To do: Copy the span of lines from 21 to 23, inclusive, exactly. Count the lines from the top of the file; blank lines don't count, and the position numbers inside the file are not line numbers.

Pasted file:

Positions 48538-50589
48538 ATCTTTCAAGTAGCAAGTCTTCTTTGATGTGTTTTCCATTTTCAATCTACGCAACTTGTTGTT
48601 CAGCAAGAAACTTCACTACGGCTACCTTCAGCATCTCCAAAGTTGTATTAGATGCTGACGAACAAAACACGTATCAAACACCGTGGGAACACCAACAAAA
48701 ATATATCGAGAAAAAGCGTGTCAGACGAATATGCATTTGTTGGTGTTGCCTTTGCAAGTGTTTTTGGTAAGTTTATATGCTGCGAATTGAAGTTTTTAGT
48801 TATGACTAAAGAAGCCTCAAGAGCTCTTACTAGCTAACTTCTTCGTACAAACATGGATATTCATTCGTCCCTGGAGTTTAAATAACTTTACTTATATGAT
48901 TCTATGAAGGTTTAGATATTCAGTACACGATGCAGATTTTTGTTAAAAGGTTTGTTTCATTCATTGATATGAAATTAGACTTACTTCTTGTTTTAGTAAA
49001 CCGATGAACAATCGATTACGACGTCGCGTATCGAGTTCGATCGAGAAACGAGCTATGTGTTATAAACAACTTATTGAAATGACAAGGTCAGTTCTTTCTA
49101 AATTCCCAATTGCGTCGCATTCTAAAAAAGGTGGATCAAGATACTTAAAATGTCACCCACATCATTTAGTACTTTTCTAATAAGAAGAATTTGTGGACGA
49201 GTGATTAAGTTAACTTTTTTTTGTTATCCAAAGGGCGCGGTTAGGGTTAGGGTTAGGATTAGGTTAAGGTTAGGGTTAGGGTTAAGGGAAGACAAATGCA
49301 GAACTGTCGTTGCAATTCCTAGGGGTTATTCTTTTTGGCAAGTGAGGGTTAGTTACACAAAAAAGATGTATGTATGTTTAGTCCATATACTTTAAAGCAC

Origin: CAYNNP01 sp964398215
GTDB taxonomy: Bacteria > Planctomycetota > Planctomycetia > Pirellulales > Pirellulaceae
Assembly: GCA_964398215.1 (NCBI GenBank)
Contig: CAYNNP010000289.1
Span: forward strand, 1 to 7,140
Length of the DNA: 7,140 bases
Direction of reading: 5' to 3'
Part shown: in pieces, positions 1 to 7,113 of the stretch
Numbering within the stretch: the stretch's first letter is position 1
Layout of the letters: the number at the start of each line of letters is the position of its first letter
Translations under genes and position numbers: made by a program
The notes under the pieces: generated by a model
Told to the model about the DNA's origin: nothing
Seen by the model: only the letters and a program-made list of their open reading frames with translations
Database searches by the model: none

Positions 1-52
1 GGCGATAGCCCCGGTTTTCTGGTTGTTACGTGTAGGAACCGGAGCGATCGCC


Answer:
Translations under genes and position numbers: made by a program
The notes under the pieces: generated by a model
Told to the model about the DNA's origin: nothing